And then, one must try to live in a way that it pleasing to God. One “serves” God, by the way one lives. A part of that is connected to how one treats one’s fellow human beings. Consider what Jesus said, to someone who had asked him what was the “chief rule” in “the Law”, that is, in the five books of Moses. Jesus replied, by quoting two passages in those books, parts of Deuteronomy 6:5 and Leviticus 19:18:
“Have love for the Lord your God with all your heart, and with all your soul, and with all your mind. This is the first and greatest rule. And a second like it is this, Have love for your neighbour as for yourself.” (Matthew 22:37–39, BBE)
Loving one’s neighbour – having care for one’s fellow humans, doing good works – was one of the central matters in Jesus’ and the apostles’ teachings.
Believers should live just and honest lives, as best as they can, and do good works when they are able and when that is fitting. That is an acceptable way of “serving God”. The article nga080.htm has some notes on this.
Also: In order to know how one should live, one must study the Scriptures. The articles nga020.htm, nsa010.htm and nsa020.htm have some notes on keys, helps and tools for deeper study and understanding of the Scriptures.
It is also important to understand the real facts concerning whether or not there is a New Covenant command to keep or observe some “religious high days”. This includes the Sabbath-question. – The article nca050.htm contains a study on the Decalogue. The article nxa090.htm considers the matter of “holy days” in general, in connection with the New Covenant.
See also the “recommended reading” section, below.
Please send or mention the address to this site to others. You can also link to these pages. The address to the table of contents page is biblepages.net/articles.htm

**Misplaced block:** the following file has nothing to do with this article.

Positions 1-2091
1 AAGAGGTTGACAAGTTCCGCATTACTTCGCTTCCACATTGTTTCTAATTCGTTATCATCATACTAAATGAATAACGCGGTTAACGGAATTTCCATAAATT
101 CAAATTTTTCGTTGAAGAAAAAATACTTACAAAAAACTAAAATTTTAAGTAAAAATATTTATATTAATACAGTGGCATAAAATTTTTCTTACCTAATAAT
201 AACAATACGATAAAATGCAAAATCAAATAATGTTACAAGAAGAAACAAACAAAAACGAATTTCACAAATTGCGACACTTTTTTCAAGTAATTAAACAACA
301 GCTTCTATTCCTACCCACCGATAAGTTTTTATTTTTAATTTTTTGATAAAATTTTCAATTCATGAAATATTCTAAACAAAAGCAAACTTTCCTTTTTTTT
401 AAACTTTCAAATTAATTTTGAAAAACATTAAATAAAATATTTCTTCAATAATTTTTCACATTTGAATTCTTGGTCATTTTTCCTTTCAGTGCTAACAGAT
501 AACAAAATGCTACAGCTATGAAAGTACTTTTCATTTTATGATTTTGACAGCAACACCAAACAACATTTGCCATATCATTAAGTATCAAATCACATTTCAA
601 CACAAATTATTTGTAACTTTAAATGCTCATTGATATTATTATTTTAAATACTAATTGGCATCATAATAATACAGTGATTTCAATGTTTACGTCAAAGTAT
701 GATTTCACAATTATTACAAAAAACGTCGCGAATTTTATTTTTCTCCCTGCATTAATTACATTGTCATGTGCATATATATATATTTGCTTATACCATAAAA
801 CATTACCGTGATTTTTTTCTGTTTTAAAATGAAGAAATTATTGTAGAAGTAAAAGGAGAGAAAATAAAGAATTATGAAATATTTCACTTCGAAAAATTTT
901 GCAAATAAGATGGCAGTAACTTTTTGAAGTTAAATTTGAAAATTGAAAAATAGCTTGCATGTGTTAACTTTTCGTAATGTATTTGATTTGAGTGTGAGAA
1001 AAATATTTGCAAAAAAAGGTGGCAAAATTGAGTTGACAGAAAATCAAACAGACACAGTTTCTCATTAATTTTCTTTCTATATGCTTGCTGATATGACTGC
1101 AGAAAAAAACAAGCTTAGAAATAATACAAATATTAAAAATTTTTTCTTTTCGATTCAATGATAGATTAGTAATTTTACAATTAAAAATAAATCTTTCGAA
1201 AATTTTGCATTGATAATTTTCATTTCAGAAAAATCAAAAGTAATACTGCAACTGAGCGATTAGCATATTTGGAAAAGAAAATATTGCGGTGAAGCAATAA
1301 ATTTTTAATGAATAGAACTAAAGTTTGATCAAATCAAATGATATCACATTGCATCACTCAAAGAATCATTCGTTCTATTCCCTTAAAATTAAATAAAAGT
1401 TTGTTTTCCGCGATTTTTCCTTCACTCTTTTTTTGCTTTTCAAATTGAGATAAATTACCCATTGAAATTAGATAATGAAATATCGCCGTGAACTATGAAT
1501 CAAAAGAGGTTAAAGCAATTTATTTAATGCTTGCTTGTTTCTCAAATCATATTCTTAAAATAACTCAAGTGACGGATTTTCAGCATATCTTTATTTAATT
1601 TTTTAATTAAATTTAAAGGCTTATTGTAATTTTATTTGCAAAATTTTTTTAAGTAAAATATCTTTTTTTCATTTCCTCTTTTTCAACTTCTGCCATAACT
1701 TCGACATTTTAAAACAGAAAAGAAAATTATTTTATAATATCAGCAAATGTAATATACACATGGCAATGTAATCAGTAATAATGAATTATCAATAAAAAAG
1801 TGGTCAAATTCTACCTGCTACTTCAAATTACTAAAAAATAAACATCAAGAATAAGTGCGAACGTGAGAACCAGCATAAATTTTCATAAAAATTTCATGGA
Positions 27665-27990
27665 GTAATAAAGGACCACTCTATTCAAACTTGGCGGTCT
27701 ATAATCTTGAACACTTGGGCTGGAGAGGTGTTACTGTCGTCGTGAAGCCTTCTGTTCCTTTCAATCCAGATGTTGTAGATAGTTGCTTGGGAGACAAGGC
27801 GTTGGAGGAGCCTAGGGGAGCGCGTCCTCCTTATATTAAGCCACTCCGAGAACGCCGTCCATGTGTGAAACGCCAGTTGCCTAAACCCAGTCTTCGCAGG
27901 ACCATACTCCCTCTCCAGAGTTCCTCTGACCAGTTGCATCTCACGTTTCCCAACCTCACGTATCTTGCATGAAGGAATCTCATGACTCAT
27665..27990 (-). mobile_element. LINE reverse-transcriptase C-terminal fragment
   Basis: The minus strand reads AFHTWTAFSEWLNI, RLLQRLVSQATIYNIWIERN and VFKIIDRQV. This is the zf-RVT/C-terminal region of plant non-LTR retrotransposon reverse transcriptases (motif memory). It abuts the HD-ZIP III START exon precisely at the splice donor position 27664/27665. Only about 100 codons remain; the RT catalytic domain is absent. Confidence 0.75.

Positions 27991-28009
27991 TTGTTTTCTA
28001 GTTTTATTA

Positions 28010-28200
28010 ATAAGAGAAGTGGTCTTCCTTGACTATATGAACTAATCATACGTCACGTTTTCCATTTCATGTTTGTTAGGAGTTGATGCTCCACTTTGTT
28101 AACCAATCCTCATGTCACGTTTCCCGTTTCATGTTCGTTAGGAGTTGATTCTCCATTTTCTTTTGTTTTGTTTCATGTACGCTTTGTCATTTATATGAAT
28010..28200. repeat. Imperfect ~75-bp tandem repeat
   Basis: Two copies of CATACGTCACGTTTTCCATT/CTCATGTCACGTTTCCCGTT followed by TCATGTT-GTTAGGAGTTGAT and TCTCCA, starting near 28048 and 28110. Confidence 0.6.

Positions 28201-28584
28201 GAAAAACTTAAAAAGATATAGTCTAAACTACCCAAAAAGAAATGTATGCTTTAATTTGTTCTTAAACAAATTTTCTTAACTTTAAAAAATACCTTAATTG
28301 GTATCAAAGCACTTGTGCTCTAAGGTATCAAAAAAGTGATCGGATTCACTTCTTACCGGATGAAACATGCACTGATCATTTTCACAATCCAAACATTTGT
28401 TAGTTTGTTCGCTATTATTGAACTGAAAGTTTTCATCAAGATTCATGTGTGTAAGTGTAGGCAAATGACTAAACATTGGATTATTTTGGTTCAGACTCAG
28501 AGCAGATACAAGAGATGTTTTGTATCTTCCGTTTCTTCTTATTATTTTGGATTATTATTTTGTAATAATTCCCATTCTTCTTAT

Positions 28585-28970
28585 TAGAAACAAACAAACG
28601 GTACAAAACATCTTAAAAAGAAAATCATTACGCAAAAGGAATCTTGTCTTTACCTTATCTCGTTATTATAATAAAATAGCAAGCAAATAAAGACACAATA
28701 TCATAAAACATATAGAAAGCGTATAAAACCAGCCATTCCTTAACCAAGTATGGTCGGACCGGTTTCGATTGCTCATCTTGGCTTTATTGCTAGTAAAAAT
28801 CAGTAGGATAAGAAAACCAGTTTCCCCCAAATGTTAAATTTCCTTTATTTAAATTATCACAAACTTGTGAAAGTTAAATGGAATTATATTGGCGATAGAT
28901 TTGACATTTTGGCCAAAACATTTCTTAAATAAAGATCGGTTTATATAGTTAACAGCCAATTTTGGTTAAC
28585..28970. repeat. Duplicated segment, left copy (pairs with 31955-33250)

Recommended reading here at the Bible Pages, on related as well as other matters
An explanation of the short names for the bible-translations that are quoted or mentioned at this site. → nsa090.htm
On Galatians 3:17–19 and what the apostle Paul meant by “added law”. → nca080.htm
Many talk about “the spirit of the law” versus “the letter of the law”, but those expressions are not found in the Bible. On the meaning of the phrases “the Spirit” and “the letter” in 2 Corinthians 3:6–8 and Romans 7:6. → nca110.htm
Should the Old Covenant’s Sabbaths, the annual ones and the weekly one, be kept today? → nxa090.htm
On the Decalogue, “the words of the covenant, the ten words”. → nca050.htm
Hebrews 4:9, the sabbatismos or rest which the saints were to enter – a clarification of its actual nature. → nxa100.htm
What all should know about Christmas and the Advent period and what they symbolise and point to. → nwa050.htm
What is the truth about tithing, the concept of giving “tithes” to a church? → nma010.htm
What does the word “righteous” really mean? What does the Bible say about righteousness? → nga080.htm
Easy keys to deeper understanding of the Scriptures. → nga020.htm
How to study the Bible in a deeper way. → nsa010.htm
Some notes on computer bibles, bible study software. → nsa020.htm